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|Public (NZX: VCT)|
|Headquarters||Newmarket, Auckland, New Zealand|
Natural gas processing
Natural gas transportation
Natural gas retailing
Electricity and gas metering
Vector Limited is a multi-network infrastructure company in New Zealand. It is the national number one provider of electricity distribution, number one provider of gas transmission and distribution, number one provider of electricity and gas metering, number two wholesaler of LPG and number three wholesaler of natural gas. It also owns a fibre optic cable network.
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2010: Vector purchased Siemens’ 50% shareholding in Advanced Metering Services Limited (AMS) and now owns a 100% shareholding in AMS.
2010: Vector acquires an additional 47,980,362 shares, through the New Zealand Windfarms rights issue, taking their shareholding up to 22.11%, from 19.99%.
2009: Vector announces the building of a 150 km fibre optic network connecting Transpower’s 14 Auckland substations.
2008: Vector sells its Wellington electricity network to Cheung Kong Infrastructure Holdings Limited for a price of $785 million, with the network renamed Wellington Electricity.
2008: Vector announces plans to extend its fibre optic network by over 300 km in Auckland with Vodafone as its flagship customer.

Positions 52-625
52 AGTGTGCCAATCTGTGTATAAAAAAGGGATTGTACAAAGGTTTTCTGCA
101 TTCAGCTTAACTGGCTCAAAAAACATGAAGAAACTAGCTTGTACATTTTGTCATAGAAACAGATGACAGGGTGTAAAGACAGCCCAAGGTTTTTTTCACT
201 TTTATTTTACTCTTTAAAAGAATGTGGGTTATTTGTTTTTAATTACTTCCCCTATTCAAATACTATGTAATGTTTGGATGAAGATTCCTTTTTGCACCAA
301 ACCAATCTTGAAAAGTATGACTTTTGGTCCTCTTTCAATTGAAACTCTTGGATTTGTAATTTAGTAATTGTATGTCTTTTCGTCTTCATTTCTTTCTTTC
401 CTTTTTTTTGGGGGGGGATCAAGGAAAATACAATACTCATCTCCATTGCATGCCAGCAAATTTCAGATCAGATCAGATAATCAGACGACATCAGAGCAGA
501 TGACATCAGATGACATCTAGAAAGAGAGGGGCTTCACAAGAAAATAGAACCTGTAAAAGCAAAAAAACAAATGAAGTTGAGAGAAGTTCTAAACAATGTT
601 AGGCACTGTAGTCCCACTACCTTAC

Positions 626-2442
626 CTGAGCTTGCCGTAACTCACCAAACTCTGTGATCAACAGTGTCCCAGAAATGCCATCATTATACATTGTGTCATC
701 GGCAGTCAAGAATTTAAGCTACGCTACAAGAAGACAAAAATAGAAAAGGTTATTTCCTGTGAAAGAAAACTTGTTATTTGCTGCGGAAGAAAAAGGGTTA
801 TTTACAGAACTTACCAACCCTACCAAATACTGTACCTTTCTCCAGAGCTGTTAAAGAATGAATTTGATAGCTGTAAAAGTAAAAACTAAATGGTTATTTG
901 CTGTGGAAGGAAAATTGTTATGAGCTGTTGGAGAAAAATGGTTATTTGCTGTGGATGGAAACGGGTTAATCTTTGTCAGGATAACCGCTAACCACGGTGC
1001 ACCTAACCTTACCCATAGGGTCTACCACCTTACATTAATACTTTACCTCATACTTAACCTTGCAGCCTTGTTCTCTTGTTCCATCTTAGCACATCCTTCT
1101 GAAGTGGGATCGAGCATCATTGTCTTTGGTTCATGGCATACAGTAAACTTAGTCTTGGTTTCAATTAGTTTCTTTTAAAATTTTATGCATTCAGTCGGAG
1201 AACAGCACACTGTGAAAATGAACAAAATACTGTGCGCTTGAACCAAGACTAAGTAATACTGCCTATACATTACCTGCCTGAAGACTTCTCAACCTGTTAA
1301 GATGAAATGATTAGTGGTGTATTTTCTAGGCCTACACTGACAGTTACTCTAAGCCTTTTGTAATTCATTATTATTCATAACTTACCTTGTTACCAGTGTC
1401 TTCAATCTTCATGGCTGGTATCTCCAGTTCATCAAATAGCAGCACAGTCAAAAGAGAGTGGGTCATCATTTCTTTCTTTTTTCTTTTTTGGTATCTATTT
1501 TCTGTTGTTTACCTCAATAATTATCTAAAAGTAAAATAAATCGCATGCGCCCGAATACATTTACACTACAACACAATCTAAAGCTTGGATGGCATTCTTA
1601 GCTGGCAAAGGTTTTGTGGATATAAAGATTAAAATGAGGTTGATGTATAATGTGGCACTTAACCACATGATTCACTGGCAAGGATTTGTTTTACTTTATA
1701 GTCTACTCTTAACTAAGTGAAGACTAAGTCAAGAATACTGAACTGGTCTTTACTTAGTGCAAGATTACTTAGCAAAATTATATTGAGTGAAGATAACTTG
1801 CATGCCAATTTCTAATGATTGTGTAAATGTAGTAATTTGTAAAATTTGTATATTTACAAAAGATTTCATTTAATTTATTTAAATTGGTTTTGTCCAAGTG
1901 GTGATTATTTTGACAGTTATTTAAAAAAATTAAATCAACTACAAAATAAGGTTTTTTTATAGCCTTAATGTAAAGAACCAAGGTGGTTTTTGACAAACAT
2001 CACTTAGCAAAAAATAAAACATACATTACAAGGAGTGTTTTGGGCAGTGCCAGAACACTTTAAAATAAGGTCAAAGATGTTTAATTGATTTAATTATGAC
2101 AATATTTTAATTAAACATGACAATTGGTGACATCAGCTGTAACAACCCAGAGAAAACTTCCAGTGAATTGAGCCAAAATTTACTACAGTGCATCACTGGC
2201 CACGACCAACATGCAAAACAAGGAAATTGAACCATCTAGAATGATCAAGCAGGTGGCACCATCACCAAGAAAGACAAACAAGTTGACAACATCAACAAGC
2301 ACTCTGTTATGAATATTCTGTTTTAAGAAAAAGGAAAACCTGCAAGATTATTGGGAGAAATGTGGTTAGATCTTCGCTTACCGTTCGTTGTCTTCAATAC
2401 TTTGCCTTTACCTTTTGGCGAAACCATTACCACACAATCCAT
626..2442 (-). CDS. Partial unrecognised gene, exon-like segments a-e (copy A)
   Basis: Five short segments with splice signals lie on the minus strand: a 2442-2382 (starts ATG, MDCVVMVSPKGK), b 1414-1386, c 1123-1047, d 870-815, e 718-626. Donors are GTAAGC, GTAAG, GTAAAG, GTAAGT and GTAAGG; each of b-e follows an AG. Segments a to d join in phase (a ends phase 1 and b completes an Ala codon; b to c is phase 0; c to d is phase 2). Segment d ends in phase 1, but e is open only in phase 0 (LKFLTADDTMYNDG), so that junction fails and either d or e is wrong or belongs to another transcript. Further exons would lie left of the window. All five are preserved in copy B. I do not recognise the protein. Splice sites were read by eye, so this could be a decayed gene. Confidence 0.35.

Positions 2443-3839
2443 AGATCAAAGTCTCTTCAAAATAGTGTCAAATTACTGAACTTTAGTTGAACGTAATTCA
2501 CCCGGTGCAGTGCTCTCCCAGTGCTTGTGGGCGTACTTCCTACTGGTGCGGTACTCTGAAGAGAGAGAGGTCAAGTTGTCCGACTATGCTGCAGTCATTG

2007: Vector establishes a joint venture with Siemens (NZ) to deliver advanced metering technology and services throughout New Zealand.
2007: Vector acquires a 19.99% cornerstone shareholding in NZ Windfarms Limited.
2005: Vector lists on the NZSX.
2005: Vector announced its intention to list on the New Zealand Stock Exchange and to initiate a takeover of the remaining shares in NGC.
2004: Vector acquires 66.05% stake in NGC Holdings Ltd from the Australian Gas Light (AGL).
2002: Vector successfully acquired UnitedNetworks, making Vector the largest multi-utility company in New Zealand. Under the deal, Vector purchased the Auckland and Wellington lines and telecommunications networks, and the Auckland gas network.
1999: Further government reforms were introduced by the Electricity Industry Reform Act 1998. This prohibited a company from being involved in both the electricity distribution business, and the electricity generation and retail business.